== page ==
Reinvention & Slow Living: A Conversation with Yuki Ichiro

Words: Lavinia Gogu
Photo: Bogdan Balaceanu
August 2023

Yuki stands as one of Romania’s first Japanese restaurants. This small, family-run operation offers the most genuine Japanese experience in the capital; a relaxed setting with authentic Japanese flavors where everything is created with care and attention to detail. From the Ukiyo-e prints on the walls to the staff’s traditional kimonos and the characteristic aroma of miso, everything at Yuki’s reminded me of a trip I made a few years ago to the Land of the Rising Sun. 

While admiring shelves filled with different teacups – which I later learned are individually dedicated to regular clients – I asked about the restaurant’s owner. His name is Yuki Ichiro. I confess that I didn’t expect to find him working in the kitchen. But, as I was to discover, there is nothing conventional about Yuki.

Yuki Ichiro’s professional path is colored with many adventures, bold choices and “a lot of luck,” as he likes to say. It all started in the US three decades ago. After finishing his marketing studies in Oregon, he moved back home to Tokyo, where he spent eight years working in the advertising industry. Life in Japan’s megacity was busy and fun; filled with countless office hours and after work parties – “even when we finished work by 9 or 10 pm!” he remembers. But there were some more travels awaiting him far away from Japan, this time in Europe. The first stop was the Netherlands. Ichiro moved to Rotterdam to enhance his academic experience. He met his now ex-wife there, a woman from Constanța, in south-east Romania, with whom he has two children. The couple moved back to Tokyo where he founded a consulting firm, but they eventually settled in Bucharest. In 2014, in collaboration with Ishii Makoto, a chef and friend from Tokyo, Ichiro opened up the restaurant that bears his name.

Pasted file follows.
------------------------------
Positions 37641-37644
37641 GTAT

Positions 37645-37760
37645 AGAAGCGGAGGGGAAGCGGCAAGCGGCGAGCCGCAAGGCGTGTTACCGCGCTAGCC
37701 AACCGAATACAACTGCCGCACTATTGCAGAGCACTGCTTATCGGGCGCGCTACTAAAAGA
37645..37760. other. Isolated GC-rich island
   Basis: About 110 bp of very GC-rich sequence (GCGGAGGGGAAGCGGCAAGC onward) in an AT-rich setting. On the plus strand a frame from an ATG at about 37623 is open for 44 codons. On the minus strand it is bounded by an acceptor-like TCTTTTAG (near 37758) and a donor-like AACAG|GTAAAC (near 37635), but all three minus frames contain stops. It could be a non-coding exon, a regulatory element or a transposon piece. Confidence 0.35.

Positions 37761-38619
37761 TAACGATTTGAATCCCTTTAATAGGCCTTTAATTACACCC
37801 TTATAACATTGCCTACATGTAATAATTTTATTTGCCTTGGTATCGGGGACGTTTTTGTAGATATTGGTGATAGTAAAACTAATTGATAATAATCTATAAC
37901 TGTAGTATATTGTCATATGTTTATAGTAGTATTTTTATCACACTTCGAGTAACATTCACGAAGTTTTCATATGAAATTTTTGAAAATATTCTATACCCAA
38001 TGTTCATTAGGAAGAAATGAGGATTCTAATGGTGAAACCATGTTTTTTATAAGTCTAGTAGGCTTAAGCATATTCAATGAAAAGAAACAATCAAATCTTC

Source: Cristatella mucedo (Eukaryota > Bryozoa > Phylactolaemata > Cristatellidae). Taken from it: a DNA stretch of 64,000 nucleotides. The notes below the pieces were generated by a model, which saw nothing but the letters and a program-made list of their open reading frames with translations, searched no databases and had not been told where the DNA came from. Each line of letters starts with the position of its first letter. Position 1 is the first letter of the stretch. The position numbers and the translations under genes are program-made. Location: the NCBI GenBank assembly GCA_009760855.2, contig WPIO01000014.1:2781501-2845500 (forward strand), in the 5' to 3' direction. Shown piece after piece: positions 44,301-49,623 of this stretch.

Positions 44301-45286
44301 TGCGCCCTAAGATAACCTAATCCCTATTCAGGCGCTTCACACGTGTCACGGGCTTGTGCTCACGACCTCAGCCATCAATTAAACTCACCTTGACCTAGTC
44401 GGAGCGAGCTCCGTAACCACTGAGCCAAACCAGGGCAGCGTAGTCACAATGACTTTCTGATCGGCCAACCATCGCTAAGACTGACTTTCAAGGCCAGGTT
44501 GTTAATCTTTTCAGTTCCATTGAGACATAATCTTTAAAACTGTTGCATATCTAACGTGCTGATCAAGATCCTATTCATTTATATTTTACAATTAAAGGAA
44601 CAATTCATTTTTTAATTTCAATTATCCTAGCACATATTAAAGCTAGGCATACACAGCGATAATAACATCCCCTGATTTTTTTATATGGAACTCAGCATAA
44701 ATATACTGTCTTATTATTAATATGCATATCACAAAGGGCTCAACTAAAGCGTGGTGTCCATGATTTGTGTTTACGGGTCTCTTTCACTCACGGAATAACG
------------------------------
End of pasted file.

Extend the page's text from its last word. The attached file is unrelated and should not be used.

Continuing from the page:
At a table tucked in the back, which also serves him as a working desk – and still wearing an apron – Ichiro pours me herbal tea and tells me his story with a warm, kind voice. 

Something that stands out about your background is how well-traveled you are; all the different places where you have lived: from the suburbs of Tokyo to Western and Eastern Europe, via the US. How did your travel journey start?

When I was in high school in Japan, only a few chose to study abroad: the prestigious universities in Tokyo were preferred. I was the only one among my high school friends who decided to study in the US. So I did it – and I began seeing the world and gaining a new perspective. “If you do what everyone else does, you’ll be as good as them at best,” my father told me, encouraging my decision to study abroad. Perhaps his message pushed me to be different and to accept new challenges. He was quite a strict parent. I wouldn’t say we were friends. But I do remember some of his teachings. 

After I finished college, I returned to Tokyo and worked for seven or eight years in advertising. But I wanted to see and experience what Europe has to offer. This is how I ended up doing an MBA in the Netherlands, where I met my ex-wife, who introduced me to Romania. 

At that time, I was already financially independent and I think I took that step (of studying and living abroad) more out of curiosity. Maybe I was bored with my life in Tokyo. But once I finished my MBA , I was hired by a French company to open a subsidiary in Japan and ended up being one of its founders. So I moved back to Tokyo with my ex-wife and lived there for nine years. 

I didn’t doubt my choices in life – I didn’t question my destiny. In Tokyo, everyone worked extremely hard and I never had a problem with working overtime or on weekends. We worked a lot, but we also had fun. I would go out to party after work, even when we finished at 8, 9 or 10 pm! 

So, what brought you to Romania?

In 2011, after an earthquake, tsunami and then radiation, we decided to come to Romania. These unfortunate events were the triggers. 

Before that, I would visit Romania once a year, for a week or two, for my children to see their grandparents at the seaside. The idea of moving to Romania was mine, a decision I processed for nine years. I actually think I had this idea planted in me all along, since my very first visit here.